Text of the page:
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Dates in October
|Thu 10 Oct 1996||12:00am||Royal Court Theatre|
Sold out Performances
Director: Ian Rickson, Designer: Ultz, Lighting Design: Ultz & Mark Ridler, Sound Designer: Paul Arditti, Music: Stephen Warbeck
Cast (1995): Matt Bardock, Aidan Gillen, Tom Hollander, Johnny Hans Matheson, Andy Serkis, David Westhead
Cast (1996): Callum Dixon, Simon Kunz, Johnny Daniel Newman, Paul Reynolds, Neil Stuke, Darren Tighe
(Reviews from 1995 production)
‘Having eschewed 1950s realism you have to find your bearings in Butterworth’s fantastic argot. The amphatamine pace of Ian Rickson’s production creates the deliberate and effective atmosphere of cartoon Tarantino The minutely observed performances, however, inexorably reel you in; ultimately furnishing Butterworth with one of the most dazzling Royal Court main stage debuts in years.’
‘You would hardly guess from his bored expression that the young man raising the lids on two dustbins has just confirmed that both contain the severed corpse of his Soho, club-owning daddy. But then Jez Butterworth’s intriguing first play, a jet-black comedy, which arouses shudders of amusement and laughter, describes a breed apart – bantering, bickering ruffians who usually do the indecent thing. Mojo is rather reminiscent of that gruesome Jacobean drama, The Revenger’s Tragedy, with its sardonic humour and amoral, violent people.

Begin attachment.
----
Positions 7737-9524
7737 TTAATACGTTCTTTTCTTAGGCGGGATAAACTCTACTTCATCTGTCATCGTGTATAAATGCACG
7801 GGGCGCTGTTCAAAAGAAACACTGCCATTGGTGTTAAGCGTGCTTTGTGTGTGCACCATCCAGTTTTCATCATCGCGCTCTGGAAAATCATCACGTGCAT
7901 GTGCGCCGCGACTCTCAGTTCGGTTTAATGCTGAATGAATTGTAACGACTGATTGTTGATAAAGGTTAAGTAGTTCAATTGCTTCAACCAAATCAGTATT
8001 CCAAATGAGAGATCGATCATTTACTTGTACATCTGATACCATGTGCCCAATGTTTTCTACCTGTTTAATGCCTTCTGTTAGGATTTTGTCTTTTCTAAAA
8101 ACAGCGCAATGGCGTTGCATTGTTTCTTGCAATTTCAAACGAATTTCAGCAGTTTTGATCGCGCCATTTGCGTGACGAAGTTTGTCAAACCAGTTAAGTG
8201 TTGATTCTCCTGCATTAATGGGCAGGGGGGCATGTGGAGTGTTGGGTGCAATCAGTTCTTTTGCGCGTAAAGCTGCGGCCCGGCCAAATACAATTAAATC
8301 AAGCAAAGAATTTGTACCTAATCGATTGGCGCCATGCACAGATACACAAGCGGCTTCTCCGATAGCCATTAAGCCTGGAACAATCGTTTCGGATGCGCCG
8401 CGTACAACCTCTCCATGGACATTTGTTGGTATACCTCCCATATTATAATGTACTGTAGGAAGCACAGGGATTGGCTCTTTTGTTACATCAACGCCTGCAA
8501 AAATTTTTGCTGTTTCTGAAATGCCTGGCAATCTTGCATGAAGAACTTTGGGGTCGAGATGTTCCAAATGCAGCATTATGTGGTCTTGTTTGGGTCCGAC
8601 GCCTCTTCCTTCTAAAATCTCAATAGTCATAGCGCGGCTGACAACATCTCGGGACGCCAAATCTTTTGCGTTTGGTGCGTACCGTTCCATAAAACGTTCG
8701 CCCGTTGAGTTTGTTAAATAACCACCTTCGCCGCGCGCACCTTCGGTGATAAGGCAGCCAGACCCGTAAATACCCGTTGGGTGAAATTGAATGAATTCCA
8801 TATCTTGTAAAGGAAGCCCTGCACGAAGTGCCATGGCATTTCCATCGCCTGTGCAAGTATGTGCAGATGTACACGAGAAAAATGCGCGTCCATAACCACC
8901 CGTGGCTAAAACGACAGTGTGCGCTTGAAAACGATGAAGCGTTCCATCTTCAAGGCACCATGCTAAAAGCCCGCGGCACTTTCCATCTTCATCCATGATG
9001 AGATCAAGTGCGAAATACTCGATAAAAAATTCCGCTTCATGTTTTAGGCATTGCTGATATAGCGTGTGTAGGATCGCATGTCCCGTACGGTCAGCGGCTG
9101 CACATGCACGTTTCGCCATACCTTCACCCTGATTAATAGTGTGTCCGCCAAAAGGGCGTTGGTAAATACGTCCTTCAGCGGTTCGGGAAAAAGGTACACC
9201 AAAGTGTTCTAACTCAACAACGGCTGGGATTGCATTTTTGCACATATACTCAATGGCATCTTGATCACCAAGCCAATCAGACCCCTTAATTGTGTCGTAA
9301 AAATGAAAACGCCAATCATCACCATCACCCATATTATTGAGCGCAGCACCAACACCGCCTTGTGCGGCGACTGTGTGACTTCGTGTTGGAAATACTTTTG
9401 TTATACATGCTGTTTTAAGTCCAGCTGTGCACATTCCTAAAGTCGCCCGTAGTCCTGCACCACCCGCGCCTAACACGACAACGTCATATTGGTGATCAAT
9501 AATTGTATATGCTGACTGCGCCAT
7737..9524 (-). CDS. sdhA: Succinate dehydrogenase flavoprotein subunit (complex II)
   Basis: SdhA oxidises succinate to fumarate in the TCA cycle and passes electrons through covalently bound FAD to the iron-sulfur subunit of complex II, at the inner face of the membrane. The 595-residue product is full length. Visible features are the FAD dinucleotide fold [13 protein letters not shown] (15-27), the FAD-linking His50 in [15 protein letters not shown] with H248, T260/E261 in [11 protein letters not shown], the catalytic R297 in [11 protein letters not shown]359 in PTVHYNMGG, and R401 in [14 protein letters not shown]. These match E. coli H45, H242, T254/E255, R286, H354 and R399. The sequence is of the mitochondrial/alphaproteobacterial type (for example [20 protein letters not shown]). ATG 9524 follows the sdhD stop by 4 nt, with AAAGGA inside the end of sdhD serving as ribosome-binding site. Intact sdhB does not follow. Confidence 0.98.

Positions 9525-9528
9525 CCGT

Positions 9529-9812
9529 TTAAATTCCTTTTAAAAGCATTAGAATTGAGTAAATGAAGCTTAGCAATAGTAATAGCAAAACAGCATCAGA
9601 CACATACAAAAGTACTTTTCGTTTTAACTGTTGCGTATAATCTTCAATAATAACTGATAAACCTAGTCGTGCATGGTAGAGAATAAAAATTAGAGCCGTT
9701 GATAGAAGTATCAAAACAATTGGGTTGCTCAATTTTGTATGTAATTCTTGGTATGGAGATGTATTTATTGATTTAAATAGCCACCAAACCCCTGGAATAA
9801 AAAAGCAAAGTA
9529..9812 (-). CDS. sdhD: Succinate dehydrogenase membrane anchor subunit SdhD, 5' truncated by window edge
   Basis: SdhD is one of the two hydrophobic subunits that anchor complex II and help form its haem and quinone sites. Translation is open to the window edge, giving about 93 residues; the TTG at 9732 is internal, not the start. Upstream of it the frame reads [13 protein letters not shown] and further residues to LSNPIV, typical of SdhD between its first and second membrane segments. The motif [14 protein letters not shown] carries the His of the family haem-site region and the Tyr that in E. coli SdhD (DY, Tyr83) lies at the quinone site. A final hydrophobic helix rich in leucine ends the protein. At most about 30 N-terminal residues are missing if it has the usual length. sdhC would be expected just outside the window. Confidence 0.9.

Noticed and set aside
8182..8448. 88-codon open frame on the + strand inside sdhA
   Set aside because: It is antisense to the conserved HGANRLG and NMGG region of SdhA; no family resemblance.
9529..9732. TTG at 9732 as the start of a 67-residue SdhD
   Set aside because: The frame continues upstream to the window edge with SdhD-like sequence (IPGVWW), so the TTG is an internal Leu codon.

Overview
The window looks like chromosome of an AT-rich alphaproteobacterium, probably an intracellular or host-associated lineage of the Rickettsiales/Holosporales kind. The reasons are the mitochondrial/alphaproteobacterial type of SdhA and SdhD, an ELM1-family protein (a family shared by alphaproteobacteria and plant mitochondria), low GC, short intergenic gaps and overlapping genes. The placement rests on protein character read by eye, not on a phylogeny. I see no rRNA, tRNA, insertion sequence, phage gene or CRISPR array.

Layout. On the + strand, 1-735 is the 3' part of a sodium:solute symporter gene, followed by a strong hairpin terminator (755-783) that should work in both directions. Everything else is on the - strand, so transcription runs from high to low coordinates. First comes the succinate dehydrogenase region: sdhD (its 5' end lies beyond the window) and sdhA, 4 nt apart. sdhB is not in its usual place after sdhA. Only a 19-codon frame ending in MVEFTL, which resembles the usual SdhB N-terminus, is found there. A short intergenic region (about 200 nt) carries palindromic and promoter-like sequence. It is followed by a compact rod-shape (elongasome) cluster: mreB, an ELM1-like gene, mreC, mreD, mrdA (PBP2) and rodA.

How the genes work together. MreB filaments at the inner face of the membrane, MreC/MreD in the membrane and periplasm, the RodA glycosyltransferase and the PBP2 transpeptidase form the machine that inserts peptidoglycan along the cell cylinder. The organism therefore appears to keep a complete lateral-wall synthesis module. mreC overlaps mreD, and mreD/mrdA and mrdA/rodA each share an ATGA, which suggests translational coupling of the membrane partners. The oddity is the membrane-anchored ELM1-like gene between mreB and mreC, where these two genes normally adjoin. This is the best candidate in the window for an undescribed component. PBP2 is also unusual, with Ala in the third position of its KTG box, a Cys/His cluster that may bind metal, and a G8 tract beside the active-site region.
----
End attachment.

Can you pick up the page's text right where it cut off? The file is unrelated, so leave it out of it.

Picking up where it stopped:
‘The confident Mr Butterworth, who is not far into his twenties, has confidently imagined himself back to 1958 when rock’n‘roll was lightening the hearts and other vital parts of the youth of England. And although Mojo does not brim with period detail Butterworth inventively creates a pulsating, rhythmic sort of diction, a cryptic sort of patter and chatter for his ruffians.
‘The situation is Ezra’s Atlantic club in Soho’s Dean Street – murkily realistic in Ultz’s sparse setting. Here, in the high hot summer, Sweets and Potts, two sharp-suited, pill-popping chaps in their early twenties, played for all their comic worth by Matt Bardock an dAndy Serkis, vainly try to discover what has happened at Ezra’s meeting with another local Mr Big – Sam Ross. A power game is being waged over the lucrative voice and body of Silver Johnny, the latest teenage rock’n‘roll singer and heart-throbber.
‘Ian Rickson’s atmospheric, deftly acted production, responding to the lure of Butterworth’s fast-track repartee, sets such a cracking pace that it’s as hard for us as Sweets and Potts to gather what’s afoot.’
‘Welcome to the authentic world of the Krays, though convulsively foul-mouthed in the manner of present-day successors. And of Reservoir Dogs, with which Butterworth’s paly has a lot in common, from the spivvy suits to the cleverly-choreographed business with guns and knives. But while one senses Tarantino grinning like a cruel child at the fantasies he’s unleashed, Butterworth seems genuinely curious about the druggy characters he has created.
Apart from the Elvis figure – whose main job is to hang upside down and get kicked from time to time – all the parts in this play are rich with interest and, under Ian Rickson’s direction, acted with superb acomplishment.’
Independent on Sunday